We may as well start with the probable Best Picture winner, Joe Wright's stunning Atonement. A sweeping statement you might say, but one that carries with it the enviable confidence of Atonement itself. Yes, it is really that good, and I honestly think this is very nearly a done deal. It's epic, romantic, grand, and is above all successful in its hugely ambitious statement.
But let's treat this as the race it is. Venice finished a couple of weeks ago, giving the coveted Golden Lion to Ang Lee again, this time for his sumptuous-looking period romance, Lust, Caution. It's hard to know how valuable the Golden Lion is in terms of the Oscars. Worryingly for Lee his film was poorly received by the Italian critics, ranked lowest of all the in-competition films. And lest we forget foreign films have enough of a disadvantage when it comes to Oscar, without reviews scuppering their chances. Lust, Caution's NC-17 rating is in itself a suicidal move if it wanted to appeal to the Academy. I can't see many people flocking to see this kind of film in America, Ang Lee or no Ang Lee.
Venice was also kind to Kenneth Branagh's Sleuth remake, which is supposed to differ a lot (in a good way) from its predecessor. I'm dubious as to whether it can make the Picture lineup, since it is in effect a rejuvenation of a film popular with the Academy. It's also a very short film. Something we know AMPAS does not associate with the prestige of a Best Picture nominee. I think that Oscar are more likely to go for their man of the moment, Paul Haggis, brimming with buzz once again after his film about an Iraq soldier (In the Valley of Elah) got great reviews in Italy. It seems to be going for the AMERICA AMERICA AMERICA route -- one that's likely to appear very profound and meaningful regardless of whether it is or not.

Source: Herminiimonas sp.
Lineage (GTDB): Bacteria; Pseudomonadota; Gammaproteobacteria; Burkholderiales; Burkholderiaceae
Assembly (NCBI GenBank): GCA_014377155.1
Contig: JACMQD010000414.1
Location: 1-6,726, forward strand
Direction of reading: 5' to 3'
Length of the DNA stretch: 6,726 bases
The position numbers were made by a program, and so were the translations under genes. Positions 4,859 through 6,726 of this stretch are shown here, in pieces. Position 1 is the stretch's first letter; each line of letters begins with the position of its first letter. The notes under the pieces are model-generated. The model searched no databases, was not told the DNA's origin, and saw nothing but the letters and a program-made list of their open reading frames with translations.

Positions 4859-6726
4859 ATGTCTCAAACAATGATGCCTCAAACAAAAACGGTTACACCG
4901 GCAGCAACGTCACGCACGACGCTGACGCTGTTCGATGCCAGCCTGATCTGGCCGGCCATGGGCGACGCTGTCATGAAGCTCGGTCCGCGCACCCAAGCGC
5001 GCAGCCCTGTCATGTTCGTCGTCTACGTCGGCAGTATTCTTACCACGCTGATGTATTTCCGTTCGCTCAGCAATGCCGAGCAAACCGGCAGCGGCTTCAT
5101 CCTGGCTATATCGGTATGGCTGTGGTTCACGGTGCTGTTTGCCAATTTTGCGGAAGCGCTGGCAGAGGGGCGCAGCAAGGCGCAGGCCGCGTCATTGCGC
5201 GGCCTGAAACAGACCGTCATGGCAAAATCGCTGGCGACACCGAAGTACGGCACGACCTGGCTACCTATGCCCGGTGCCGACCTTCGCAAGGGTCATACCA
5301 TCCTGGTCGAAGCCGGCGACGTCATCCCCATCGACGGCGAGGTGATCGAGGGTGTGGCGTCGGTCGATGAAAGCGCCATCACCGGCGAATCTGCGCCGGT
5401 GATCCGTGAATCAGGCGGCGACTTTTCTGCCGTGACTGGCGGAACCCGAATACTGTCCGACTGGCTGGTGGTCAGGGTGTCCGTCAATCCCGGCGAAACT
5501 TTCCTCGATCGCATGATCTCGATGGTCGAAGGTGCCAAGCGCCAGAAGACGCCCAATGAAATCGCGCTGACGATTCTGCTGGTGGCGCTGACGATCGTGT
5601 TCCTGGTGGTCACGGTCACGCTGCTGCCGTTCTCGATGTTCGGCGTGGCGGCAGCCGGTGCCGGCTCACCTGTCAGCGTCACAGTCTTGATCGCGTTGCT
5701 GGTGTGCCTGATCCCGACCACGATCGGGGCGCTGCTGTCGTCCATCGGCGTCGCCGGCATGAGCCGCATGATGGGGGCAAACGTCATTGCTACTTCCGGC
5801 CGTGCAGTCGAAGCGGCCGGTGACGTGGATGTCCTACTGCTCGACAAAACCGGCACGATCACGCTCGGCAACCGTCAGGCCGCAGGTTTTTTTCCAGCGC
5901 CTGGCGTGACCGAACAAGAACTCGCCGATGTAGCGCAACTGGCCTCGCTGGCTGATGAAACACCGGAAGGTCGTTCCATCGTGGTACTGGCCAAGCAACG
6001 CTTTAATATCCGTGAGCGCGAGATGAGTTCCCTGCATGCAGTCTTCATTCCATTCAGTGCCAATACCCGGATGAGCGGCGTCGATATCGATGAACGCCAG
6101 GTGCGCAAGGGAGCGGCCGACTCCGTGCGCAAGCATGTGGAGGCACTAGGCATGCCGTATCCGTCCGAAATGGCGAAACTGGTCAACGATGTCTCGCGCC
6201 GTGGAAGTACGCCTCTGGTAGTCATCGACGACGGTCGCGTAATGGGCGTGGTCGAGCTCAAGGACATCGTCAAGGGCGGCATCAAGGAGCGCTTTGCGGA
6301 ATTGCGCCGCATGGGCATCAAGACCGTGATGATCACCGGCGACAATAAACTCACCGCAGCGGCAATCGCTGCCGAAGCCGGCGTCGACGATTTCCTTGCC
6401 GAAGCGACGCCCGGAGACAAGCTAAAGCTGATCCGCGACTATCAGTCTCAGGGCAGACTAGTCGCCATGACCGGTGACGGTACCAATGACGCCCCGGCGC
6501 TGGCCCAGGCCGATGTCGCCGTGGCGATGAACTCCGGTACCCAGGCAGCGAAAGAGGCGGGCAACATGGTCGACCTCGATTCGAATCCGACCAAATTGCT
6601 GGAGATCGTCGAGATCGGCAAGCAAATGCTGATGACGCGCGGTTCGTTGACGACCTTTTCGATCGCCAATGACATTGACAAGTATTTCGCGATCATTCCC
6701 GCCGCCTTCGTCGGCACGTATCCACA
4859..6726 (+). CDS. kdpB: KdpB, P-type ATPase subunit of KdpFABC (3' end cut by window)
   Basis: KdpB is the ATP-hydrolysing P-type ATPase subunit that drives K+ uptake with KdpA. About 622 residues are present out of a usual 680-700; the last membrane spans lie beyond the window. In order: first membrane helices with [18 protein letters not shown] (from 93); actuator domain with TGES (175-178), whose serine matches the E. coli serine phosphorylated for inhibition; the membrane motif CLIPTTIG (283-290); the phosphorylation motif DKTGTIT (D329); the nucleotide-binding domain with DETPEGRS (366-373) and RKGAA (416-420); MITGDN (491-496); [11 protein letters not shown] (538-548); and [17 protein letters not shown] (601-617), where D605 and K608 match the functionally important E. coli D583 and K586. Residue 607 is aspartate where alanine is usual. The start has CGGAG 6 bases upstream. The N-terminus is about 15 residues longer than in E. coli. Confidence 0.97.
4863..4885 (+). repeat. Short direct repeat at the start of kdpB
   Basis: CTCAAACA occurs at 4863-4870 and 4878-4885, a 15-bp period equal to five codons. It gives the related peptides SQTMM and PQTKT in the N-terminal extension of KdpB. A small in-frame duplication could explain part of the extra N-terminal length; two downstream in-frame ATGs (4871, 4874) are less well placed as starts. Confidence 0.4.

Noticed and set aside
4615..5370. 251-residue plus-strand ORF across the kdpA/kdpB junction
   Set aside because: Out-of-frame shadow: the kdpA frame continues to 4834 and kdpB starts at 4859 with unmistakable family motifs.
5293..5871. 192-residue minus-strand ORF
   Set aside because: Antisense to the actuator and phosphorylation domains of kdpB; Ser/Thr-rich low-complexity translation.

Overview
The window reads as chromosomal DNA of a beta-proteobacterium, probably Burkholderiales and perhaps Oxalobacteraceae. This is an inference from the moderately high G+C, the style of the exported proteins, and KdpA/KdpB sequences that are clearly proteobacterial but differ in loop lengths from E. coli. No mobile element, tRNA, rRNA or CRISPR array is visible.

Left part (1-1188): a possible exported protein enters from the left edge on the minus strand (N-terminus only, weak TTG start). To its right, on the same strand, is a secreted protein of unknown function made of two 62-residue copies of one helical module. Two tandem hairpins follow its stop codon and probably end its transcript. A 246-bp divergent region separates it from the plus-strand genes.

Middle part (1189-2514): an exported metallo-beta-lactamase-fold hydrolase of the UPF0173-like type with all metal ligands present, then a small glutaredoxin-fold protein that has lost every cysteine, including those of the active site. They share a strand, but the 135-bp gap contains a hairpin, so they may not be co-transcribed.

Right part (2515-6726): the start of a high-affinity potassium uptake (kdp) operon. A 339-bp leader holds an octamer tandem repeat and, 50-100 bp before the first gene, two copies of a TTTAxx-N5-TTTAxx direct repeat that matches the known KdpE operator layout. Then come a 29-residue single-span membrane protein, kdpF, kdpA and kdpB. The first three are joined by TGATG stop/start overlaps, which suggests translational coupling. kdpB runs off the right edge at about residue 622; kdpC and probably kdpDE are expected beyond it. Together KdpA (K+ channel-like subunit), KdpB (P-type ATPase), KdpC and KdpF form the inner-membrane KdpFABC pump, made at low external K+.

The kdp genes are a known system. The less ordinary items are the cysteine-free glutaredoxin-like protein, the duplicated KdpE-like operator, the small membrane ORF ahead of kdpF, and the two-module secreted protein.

Along with the triumphant Lust, Caution Toronto's winning picture, David Cronenberg's Eastern Promises should also face difficulty getting a BP nomination. AMPAS have historically ignored Cronenberg for their major awards, his films perhaps a little too heavy for mass institutional backing. Indeed Toronto helped to eliminate a couple of earlier-touted films, Cate Blanchett's second stab at Elizabeth I, The Golden Age, which received less than inspiring reviews, and Terry George's Reservation Road, received poorly and dead in this race now, along with highly-fancied Joaquin Phoenix.
Philip Seymour Hoffman was the man that Toronto hailed, for his performances in both The Savages, which is increasingly beginning to look like the indie comedy BP slot this year, with a distinct absence of comedies, and Before the Devil Knows You're Dead, Sidney Lumet's film about a bungled robbery attempt. The latter does not seem like Picture material, although Lumet does have an undisputed record with AMPAS.
As much as I admire Ridley Scott the American Gangster trailer hardly instigates a frenzy within me, and it certainly does not have baity themes to flaunt. But it does have a stellar cast, and is bound to be well-made. Gavin Hood and Susanne Bier have previous success with low-budget projects but now find themselves in bigger territory. The trailers look good (especially Rendition), but will they succeed? I'm reserving judgement for now.
But amidst this festival fever I can't help thinking that people are forgetting about Mike Nichols' Charlie Wilson's War, which was a favourite in the year's early months, and which boasts a confident release date and impressive list of cast and credits. Hard to know without a trailer but on paper, it's strong.
- 1. Atonement (Lock)
- 2. In the Valley of Elah (Very Likely)
- 3. There Will Be Blood (Likely)
- 4. The Savages (Maybe)
- 5. Charlie Wilson's War (Maybe)
- 6. No Country For Old Men (Maybe)
- 7. Rendition (Maybe)